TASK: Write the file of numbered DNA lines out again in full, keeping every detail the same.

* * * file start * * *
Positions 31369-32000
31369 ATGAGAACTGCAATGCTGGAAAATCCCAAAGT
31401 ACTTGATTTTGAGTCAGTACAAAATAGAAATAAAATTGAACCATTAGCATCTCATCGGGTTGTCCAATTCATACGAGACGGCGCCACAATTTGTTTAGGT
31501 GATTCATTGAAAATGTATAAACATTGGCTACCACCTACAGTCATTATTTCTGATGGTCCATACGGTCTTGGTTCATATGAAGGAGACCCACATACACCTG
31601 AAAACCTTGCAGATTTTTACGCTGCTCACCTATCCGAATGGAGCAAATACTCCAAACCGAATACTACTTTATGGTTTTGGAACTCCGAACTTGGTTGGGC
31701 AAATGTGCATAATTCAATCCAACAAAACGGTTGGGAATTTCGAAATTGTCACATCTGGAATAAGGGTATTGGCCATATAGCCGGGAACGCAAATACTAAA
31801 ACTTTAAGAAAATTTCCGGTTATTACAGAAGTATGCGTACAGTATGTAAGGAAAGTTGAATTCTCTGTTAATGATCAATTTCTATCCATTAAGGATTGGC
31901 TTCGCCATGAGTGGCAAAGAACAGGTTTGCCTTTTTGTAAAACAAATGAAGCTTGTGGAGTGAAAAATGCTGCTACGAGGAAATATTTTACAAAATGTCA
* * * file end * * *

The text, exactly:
Positions 31369-32000
31369 ATGAGAACTGCAATGCTGGAAAATCCCAAAGT
31401 ACTTGATTTTGAGTCAGTACAAAATAGAAATAAAATTGAACCATTAGCATCTCATCGGGTTGTCCAATTCATACGAGACGGCGCCACAATTTGTTTAGGT
31501 GATTCATTGAAAATGTATAAACATTGGCTACCACCTACAGTCATTATTTCTGATGGTCCATACGGTCTTGGTTCATATGAAGGAGACCCACATACACCTG
31601 AAAACCTTGCAGATTTTTACGCTGCTCACCTATCCGAATGGAGCAAATACTCCAAACCGAATACTACTTTATGGTTTTGGAACTCCGAACTTGGTTGGGC
31701 AAATGTGCATAATTCAATCCAACAAAACGGTTGGGAATTTCGAAATTGTCACATCTGGAATAAGGGTATTGGCCATATAGCCGGGAACGCAAATACTAAA
31801 ACTTTAAGAAAATTTCCGGTTATTACAGAAGTATGCGTACAGTATGTAAGGAAAGTTGAATTCTCTGTTAATGATCAATTTCTATCCATTAAGGATTGGC
31901 TTCGCCATGAGTGGCAAAGAACAGGTTTGCCTTTTTGTAAAACAAATGAAGCTTGTGGAGTGAAAAATGCTGCTACGAGGAAATATTTTACAAAATGTCA